Podcasts... from early sound to prime ministers

The remarkable Centuries of Sound podcast is a “museum piped straight into your ears”, said Fiona Sturges in the FT. Released monthly, it consists of “audio collages” for every year since the dawn of recorded sound, compiled “with passion, care and a nerdy attention to detail by the Cambridge-based sound artist and languages teacher James Errington”. He has been working forwards from 1859, and has so far got to 1931. The “audio treasure trove” for that year, when America was in the grip of the Great Depression, yet its culture was booming, includes Cab Calloway singing Minnie the Moocher, Gandhi, and an audio clip from Dracula featuring Bela Lugosi. Go back earlier, and you can hear a ghostly voice singing Au clair de la lune in 1860; and from 1888 the muffled voice of William Gladstone.

William Gladstone is the subject of one of the stand-out episodes of Iain Dale’s excellent podcast The Prime Ministers, said James Marriott in The Times. Each consists of an interview with one of the journalists and academics who contributed essays to Dale’s recent book of the same title. In the Gladstone instalment, Simon Heffer is on splendidly “opinionated” form. He lauds Gladstone as a “titanic moral figure” and the most intelligent of all British PMs, while lamenting that the great Liberal needed to manage Queen Victoria, one of the stupidest of all monarchs (“and that’s quite an achievement”). Benjamin Disraeli he merely despises as a “corrupt toadie. It’s good someone is still this angry about Victorian politics.” Another standout episode is Rachel Sylvester’s “unsparing prosecution” of that other morally-driven PM, Theresa May. Incredibly, it makes her administration seem even more shambolic than it did at the time.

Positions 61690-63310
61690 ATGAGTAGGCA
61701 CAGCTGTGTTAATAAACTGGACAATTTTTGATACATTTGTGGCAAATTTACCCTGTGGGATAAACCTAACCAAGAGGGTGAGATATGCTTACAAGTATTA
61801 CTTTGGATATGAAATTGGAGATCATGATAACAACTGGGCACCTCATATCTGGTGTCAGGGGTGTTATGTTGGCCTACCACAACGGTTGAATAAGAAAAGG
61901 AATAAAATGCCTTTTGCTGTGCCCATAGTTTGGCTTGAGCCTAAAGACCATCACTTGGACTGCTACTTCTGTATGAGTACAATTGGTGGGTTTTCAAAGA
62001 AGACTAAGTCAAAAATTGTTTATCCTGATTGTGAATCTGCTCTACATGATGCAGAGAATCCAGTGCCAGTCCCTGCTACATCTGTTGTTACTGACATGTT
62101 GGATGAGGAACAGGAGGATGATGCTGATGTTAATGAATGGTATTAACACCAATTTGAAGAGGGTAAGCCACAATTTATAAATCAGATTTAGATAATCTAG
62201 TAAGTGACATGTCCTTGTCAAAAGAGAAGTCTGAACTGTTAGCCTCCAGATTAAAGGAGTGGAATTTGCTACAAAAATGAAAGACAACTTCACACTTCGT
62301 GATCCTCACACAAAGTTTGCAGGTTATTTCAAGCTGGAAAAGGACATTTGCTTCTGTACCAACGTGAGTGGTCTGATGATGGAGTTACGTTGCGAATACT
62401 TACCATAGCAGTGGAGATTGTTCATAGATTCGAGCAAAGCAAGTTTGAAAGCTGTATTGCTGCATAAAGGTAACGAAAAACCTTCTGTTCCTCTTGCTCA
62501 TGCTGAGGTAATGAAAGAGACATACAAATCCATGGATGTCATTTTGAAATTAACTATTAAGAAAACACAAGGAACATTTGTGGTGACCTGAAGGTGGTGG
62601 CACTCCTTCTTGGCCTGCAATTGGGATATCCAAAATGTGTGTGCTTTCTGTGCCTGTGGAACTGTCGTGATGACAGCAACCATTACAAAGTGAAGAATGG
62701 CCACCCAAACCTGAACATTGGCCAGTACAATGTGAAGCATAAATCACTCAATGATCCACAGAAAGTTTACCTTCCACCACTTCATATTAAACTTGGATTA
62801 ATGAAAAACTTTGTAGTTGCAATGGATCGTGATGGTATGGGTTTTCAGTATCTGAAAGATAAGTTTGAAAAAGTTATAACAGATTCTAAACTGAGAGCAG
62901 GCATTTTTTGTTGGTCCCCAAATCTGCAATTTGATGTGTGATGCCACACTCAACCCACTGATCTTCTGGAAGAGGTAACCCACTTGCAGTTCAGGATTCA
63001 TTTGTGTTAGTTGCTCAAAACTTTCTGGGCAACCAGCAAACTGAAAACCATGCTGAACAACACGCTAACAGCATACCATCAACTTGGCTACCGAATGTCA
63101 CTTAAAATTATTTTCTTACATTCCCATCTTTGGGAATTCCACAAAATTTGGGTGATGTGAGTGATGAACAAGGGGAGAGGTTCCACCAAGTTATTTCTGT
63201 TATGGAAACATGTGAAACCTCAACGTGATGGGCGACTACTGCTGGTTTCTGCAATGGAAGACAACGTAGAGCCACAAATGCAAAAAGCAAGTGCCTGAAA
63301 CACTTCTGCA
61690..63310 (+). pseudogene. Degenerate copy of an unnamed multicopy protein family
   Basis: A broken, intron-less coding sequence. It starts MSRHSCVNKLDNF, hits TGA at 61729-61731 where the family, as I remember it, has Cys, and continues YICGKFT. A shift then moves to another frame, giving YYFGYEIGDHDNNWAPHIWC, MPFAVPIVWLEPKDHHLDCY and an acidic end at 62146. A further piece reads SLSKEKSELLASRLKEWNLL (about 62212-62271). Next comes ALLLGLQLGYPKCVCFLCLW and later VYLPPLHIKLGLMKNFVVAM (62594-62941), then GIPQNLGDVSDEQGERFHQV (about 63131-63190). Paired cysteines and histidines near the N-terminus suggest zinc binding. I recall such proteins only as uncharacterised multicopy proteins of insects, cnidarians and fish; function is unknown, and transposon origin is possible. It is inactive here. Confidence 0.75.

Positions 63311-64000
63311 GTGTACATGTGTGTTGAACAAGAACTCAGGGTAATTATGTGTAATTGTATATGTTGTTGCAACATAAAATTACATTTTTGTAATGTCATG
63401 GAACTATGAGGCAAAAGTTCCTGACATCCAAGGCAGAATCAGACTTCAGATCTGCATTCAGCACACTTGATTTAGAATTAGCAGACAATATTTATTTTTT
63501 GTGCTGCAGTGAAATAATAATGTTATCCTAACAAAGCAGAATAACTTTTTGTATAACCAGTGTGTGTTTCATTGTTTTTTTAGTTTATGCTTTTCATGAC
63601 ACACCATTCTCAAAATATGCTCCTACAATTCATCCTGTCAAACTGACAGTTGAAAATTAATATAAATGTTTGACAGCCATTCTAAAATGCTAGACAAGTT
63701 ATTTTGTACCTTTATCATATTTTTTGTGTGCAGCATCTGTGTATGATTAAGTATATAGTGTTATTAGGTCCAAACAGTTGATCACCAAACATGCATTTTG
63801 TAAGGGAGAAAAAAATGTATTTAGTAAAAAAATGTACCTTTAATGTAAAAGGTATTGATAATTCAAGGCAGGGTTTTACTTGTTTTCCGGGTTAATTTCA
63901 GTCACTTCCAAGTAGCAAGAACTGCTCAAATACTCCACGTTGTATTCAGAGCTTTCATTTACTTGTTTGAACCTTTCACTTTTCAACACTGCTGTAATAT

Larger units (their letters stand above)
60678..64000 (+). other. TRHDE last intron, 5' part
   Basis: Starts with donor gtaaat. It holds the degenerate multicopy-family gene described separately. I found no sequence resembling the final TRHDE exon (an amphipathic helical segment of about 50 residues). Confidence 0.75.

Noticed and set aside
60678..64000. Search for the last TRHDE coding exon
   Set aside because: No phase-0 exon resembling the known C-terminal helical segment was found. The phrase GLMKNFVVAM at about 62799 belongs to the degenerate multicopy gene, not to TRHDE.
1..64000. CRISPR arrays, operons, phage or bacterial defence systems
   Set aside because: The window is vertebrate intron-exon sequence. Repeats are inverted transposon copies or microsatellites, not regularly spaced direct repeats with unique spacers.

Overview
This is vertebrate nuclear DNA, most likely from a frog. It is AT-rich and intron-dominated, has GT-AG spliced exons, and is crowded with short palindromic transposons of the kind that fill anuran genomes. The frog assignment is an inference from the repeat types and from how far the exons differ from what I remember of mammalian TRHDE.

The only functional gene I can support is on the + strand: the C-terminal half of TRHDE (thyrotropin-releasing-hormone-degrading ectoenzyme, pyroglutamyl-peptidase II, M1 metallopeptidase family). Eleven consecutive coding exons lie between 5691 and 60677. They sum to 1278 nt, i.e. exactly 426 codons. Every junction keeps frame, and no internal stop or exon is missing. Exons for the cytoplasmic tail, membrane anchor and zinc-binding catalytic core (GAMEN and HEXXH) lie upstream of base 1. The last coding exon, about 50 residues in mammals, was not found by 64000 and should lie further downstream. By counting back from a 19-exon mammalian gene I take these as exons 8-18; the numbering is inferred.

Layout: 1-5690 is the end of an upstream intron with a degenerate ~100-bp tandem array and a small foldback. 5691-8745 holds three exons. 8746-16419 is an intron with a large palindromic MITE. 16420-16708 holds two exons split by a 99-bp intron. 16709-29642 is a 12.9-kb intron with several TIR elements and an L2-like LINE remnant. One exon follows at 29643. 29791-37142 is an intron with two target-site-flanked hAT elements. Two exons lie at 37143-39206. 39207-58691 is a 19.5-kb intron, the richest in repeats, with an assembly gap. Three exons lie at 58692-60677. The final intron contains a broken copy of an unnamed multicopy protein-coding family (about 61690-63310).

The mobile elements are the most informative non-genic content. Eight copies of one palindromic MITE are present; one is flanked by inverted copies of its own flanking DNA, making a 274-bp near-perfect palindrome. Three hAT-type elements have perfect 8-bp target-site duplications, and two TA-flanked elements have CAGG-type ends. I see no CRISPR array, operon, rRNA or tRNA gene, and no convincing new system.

Unfinished, from Witness Docs, is an investigative series that digs into America’s “unfinished business”, said Sarah Larson in The New Yorker. The first series, Deep South, explored the 1954 lynching of Isadore Banks, a black landowner in Arkansas. The second, Unfinished: Short Creek, which completed its run in November, was one of the best podcasts of last year. Its hosts, Ash Sanders and Sarah Ventre, spent more than four years studying a community of fundamentalist, polygamist Mormons in Short Creek, on the Utah-Arizona border, whose leader Warren Jeffs is now serving a life sentence for sexually assaulting two minors. Made with “sensitivity and care”, their exploration of this “cultlike situation” never feels voyeuristic. The interviews are “intimate and powerful” – and the whole thing is enhanced by excellent sound design, which includes a “lovely, subtle score and the sounds of children singing about Church elders”.